Keywords: Gilbert's syndrome, haemoglobinopathies, UGT1A1 polymorphisms


How to cite this article:
Sachdeva S, Bodade R, Bodade A. A systemic review of association between UDP glucuronosyltransferase family 1 member A1 (UGT1A1) polymorphisms in Gilbert's syndrome in Sickle Cell Disease. J Clin Sci Res 2022;11:99-108

How to cite this URL:
Sachdeva S, Bodade R, Bodade A. A systemic review of association between UDP glucuronosyltransferase family 1 member A1 (UGT1A1) polymorphisms in Gilbert's syndrome in Sickle Cell Disease. J Clin Sci Res [serial online] 2022 [cited 2022 May 21];11:99-108. Available from: https://www.jcsr.co.in/text.asp?2022/11/2/99/343248




  Introduction Top


Sickle cell disease (SCD) an autosomal recessive (AR) genetic disorder has become a public health issue in most of countries. Its genetic defect is a single nucleotide mutation (GAG codon changing to GTG) of the β-globin gene, which results in glutamate (E/Glu) being substituted by valine (V/Val) at position 6 (E6V substitution). The disorder manifests as a multi-system disorder and patients show varying degrees of anemia due to sickling of red cells leading to hypoxia. These sickle shaped Red cells get stuck in the blood vessels and block the blood flow that causes acute pain crisis and may lead to target organ damage as chronic complication. There are various genotypes observed in patients viz. HbSS, HbSC, HbSD, HbSE, HbSO, HbSβ0 thalassaemia and HbSβ+ thalassaemia.[1]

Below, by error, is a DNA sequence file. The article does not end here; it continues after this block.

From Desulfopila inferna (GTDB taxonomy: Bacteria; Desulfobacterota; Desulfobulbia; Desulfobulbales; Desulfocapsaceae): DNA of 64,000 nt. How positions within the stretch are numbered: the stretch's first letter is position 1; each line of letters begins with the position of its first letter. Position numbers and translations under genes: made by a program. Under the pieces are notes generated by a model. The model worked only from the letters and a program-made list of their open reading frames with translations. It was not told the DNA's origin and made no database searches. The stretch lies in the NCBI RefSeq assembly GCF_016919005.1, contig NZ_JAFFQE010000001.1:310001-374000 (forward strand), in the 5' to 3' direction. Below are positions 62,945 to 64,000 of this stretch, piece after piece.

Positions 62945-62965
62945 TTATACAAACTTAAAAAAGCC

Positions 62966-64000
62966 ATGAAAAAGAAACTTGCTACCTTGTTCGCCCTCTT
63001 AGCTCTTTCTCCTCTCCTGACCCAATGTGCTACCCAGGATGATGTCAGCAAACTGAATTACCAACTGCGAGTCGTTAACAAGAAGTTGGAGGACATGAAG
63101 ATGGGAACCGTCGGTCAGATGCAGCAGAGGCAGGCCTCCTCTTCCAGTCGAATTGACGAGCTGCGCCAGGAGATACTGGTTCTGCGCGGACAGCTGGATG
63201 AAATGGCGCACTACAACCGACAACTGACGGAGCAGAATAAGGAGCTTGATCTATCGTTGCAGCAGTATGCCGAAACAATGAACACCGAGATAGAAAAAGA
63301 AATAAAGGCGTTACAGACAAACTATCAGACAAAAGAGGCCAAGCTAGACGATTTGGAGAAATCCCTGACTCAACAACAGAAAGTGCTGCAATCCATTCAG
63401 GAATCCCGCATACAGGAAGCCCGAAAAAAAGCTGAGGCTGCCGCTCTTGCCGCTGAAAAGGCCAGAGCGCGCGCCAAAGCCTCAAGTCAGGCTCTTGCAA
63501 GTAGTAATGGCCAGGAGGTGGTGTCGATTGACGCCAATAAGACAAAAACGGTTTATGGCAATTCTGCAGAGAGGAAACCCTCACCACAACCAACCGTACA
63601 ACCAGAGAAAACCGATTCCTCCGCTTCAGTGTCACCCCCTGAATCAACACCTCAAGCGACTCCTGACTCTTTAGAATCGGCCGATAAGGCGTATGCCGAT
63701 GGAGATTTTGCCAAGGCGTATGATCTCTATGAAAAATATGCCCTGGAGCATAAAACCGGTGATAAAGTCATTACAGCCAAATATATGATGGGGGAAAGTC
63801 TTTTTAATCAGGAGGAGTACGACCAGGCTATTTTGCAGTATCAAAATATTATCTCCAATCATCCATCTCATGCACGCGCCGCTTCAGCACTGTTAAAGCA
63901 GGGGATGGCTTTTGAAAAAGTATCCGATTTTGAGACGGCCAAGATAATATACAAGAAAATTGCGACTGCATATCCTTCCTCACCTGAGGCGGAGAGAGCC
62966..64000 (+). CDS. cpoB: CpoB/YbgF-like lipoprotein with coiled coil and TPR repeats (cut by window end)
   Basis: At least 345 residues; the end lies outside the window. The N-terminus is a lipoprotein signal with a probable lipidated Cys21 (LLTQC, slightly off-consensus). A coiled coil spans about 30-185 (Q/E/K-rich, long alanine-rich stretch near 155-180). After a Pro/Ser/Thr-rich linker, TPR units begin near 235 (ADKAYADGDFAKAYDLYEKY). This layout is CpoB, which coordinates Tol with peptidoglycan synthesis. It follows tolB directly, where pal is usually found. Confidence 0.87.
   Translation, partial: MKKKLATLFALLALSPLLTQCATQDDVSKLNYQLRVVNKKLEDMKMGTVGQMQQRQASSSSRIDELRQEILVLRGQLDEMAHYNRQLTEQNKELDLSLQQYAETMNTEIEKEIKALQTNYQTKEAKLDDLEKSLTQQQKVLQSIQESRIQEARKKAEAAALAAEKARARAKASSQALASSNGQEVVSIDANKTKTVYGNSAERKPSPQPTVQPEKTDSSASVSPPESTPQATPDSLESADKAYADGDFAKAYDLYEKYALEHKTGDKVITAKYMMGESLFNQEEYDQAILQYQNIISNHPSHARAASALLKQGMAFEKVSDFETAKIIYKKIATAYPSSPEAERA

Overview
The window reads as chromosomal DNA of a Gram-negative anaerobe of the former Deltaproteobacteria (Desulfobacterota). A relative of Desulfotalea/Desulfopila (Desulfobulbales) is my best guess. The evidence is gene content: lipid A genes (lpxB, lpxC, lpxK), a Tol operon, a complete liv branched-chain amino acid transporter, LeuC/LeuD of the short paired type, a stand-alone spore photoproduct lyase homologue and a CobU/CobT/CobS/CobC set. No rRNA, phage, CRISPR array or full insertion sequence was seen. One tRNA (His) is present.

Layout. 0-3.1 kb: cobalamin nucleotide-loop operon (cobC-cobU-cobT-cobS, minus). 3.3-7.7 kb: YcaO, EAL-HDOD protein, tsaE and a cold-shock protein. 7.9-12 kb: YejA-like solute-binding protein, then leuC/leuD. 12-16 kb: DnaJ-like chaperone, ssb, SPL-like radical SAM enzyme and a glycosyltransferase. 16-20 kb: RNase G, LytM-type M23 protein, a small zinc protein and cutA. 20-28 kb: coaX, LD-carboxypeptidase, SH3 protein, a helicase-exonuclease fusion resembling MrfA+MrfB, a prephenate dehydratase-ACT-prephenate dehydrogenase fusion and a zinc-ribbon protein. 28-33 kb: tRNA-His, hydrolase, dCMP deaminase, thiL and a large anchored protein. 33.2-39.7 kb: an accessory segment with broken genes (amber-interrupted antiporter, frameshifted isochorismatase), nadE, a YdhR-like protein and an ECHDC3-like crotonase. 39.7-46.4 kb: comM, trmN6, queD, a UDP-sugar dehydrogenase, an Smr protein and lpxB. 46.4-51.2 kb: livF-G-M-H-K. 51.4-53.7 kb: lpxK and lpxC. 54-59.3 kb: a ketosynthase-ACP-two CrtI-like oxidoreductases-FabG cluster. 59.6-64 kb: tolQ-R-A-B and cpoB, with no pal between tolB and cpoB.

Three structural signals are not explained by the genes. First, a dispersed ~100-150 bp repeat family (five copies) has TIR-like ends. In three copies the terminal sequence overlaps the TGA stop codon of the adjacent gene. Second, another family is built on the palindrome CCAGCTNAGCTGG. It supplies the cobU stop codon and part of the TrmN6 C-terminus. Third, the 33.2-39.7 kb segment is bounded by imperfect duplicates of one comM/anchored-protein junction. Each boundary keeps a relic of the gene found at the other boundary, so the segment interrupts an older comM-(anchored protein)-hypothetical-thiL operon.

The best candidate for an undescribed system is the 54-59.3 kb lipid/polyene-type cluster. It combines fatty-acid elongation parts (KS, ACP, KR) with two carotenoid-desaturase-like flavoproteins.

Gilbert's syndrome (GS) is a benign hereditary disorder of bilirubin metabolism due to a mutation in the UDP glucuronosyltransferase family 1 member A1 (UGT1A1) gene which results in decreased activity of the bilirubin uridine diphosphate glucuronosyltransferase enzyme.[1],[2] It is typically inherited as autosomal recessive (AR) and occasionally as autosomal dominant pattern depending on the type of mutation. It can be co-inherited along with SCD, thalassaemias, glucose-6-phosphate dehydrogenase (G6PD) deficiency, cystic fibrosis and hereditary spherocytosis (HS). Bilirubin is a toxic product, formed by the breakdown of haem moiety from red cells and haemoproteins. Free bilirubin is conjugated with glucuronic acid, converted into soluble form and eliminated from the body by UDP-glucuronosyltransferase 1A1 (UGT1A1), a liver enzyme responsible for glucuronidation of bilirubin. The normal range of serum bilirubin is 0.3–1.2 mg/dL.[2],[3],[4],[5],[6]